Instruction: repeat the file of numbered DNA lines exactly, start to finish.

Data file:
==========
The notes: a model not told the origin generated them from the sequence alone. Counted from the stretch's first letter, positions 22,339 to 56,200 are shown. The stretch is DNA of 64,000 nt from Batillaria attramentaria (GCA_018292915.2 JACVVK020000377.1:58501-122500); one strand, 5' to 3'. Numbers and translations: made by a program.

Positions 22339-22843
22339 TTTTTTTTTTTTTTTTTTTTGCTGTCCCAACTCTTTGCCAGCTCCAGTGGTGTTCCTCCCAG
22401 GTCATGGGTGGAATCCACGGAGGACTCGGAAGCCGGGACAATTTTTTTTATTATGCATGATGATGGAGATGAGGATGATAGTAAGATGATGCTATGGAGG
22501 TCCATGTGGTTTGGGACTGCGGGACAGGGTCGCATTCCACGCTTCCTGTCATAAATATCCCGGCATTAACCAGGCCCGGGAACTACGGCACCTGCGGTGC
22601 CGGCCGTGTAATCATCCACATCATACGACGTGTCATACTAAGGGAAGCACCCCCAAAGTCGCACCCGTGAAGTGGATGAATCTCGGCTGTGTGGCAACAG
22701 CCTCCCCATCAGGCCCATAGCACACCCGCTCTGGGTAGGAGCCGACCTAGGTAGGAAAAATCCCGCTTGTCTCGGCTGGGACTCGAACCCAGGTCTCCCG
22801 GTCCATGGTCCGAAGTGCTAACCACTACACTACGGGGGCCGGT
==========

The notes: a model not told the origin generated them from the sequence alone. Counted from the stretch's first letter, positions 22,339 to 56,200 are shown. The stretch is DNA of 64,000 nt from Batillaria attramentaria (GCA_018292915.2 JACVVK020000377.1:58501-122500); one strand, 5' to 3'. Numbers and translations: made by a program.

Positions 22339-22843
22339 TTTTTTTTTTTTTTTTTTTTGCTGTCCCAACTCTTTGCCAGCTCCAGTGGTGTTCCTCCCAG
22401 GTCATGGGTGGAATCCACGGAGGACTCGGAAGCCGGGACAATTTTTTTTATTATGCATGATGATGGAGATGAGGATGATAGTAAGATGATGCTATGGAGG
22501 TCCATGTGGTTTGGGACTGCGGGACAGGGTCGCATTCCACGCTTCCTGTCATAAATATCCCGGCATTAACCAGGCCCGGGAACTACGGCACCTGCGGTGC
22601 CGGCCGTGTAATCATCCACATCATACGACGTGTCATACTAAGGGAAGCACCCCCAAAGTCGCACCCGTGAAGTGGATGAATCTCGGCTGTGTGGCAACAG
22701 CCTCCCCATCAGGCCCATAGCACACCCGCTCTGGGTAGGAGCCGACCTAGGTAGGAAAAATCCCGCTTGTCTCGGCTGGGACTCGAACCCAGGTCTCCCG
22801 GTCCATGGTCCGAAGTGCTAACCACTACACTACGGGGGCCGGT